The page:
Post Office chief braced for publication of crunch ‘bullying’ report

Business

The future of Nick Read, the embattled Post Office chief executive, will be determined this week with the publication of a report triggered by whistleblowing allegations about the conduct of the state-owned company’s bosses.

Sky News has learnt that an independent report compiled by Marianne Tutin, a barrister at Devereux Chambers, has been submitted to ministers amid the ongoing crisis about the wrongful prosecution of hundreds of sub-postmasters.

One source said they anticipated that the inquiry would not precipitate Mr Read’s resignation or ousting by the government.

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Scrutiny of Mr Read’s behaviour intensified earlier this year when Henry Staunton, the former Post Office chairman, told a House of Commons select committee that an 80-page document had been written by the company’s former human resources director under its “Speak Up” policy.

Mr Staunton, who was informed of his sacking in January, and which was revealed by Sky News, made a number of allegations about the report’s contents, including apparent threats by Mr Read to resign over his pay package and claims of bullying made against him.

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The Post Office chief executive responded by saying he rejected any allegations of bullying and insisted that he had never threatened to quit over his remuneration.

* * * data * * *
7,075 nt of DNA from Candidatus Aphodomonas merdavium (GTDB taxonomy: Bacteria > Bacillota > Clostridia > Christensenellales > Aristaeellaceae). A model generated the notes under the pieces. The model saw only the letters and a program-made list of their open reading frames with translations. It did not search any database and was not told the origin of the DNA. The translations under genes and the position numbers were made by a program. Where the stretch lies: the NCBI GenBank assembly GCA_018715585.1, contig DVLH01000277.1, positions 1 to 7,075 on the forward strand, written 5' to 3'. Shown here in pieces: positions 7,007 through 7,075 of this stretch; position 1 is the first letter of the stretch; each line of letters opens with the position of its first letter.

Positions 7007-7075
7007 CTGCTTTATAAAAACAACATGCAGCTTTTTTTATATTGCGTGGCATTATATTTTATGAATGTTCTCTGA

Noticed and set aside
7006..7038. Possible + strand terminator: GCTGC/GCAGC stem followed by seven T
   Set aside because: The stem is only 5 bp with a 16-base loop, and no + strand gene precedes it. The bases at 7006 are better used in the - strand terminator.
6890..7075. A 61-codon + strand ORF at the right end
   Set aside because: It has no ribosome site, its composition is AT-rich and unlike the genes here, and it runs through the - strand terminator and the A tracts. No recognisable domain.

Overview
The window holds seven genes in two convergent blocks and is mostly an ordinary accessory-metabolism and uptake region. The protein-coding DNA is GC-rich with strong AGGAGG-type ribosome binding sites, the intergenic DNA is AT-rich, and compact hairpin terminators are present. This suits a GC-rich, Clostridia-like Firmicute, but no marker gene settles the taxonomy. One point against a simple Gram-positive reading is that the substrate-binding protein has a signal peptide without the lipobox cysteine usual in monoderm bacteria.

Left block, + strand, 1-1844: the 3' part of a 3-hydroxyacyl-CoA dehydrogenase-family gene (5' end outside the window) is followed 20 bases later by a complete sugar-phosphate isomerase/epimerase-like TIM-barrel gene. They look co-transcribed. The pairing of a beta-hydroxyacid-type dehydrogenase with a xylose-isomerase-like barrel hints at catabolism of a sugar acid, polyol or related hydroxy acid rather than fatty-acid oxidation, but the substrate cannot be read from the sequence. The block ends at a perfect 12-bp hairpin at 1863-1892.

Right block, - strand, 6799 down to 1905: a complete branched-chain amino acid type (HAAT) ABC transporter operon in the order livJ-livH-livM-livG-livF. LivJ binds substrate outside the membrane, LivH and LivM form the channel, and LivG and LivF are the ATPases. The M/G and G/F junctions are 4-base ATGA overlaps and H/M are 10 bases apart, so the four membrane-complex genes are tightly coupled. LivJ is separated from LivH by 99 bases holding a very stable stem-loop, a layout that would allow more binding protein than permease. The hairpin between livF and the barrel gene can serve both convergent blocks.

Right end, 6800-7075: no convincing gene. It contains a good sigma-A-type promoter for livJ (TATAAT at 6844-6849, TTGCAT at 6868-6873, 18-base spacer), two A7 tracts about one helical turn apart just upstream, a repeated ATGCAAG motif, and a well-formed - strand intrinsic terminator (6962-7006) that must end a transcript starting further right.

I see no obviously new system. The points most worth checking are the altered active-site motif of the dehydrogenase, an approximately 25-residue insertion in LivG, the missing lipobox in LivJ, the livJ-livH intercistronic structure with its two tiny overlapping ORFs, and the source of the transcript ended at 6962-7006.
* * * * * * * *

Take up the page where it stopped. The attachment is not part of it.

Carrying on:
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It was unclear on Monday whether the report led by Ms Tutin would be published in full, with redactions or in summary.

An insider said they expected its contents to be “surprising” given the nature of Mr Staunton’s public allegations about Mr Read.

The row stoked by Mr Staunton after his sacking by Kemi Badenoch, the business secretary, erupted as the government sought to introduce legislation that would quash the wrongful convictions of sub-postmasters in what has been labelled Britain’s worst miscarriage of justice.

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The slow progress of compensation payments has also angered many victims of the scandal.

Ministers are aiming to make a swift appointment to replace Mr Staunton, although the Land Registry chairman, Neil Sachdev, is not expected to take the role despite making it onto a shortlist of candidates.

The interim chair would, if they enjoyed a successful initial tenure, be considered a frontrunner to take the job on a longer-term basis.


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Whoever lands the role of Post Office chair will have a critical role to play in smoothing the leadership challenges at the top of the organisation, as well as negotiating with officials over the company’s future funding requirements.

The government’s shareholding in Post Office Limited is managed by UK Government Investments (UKGI), which is also responsible for the public’s stakes in Channel 4, the Met Office and other state-owned companies.

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The Post Office relies on government funding to operate, and has been struggling in recent years amid tougher competition across the sectors in which it operates.

The Department for Business and Trade and Post Office both declined to comment on Monday.

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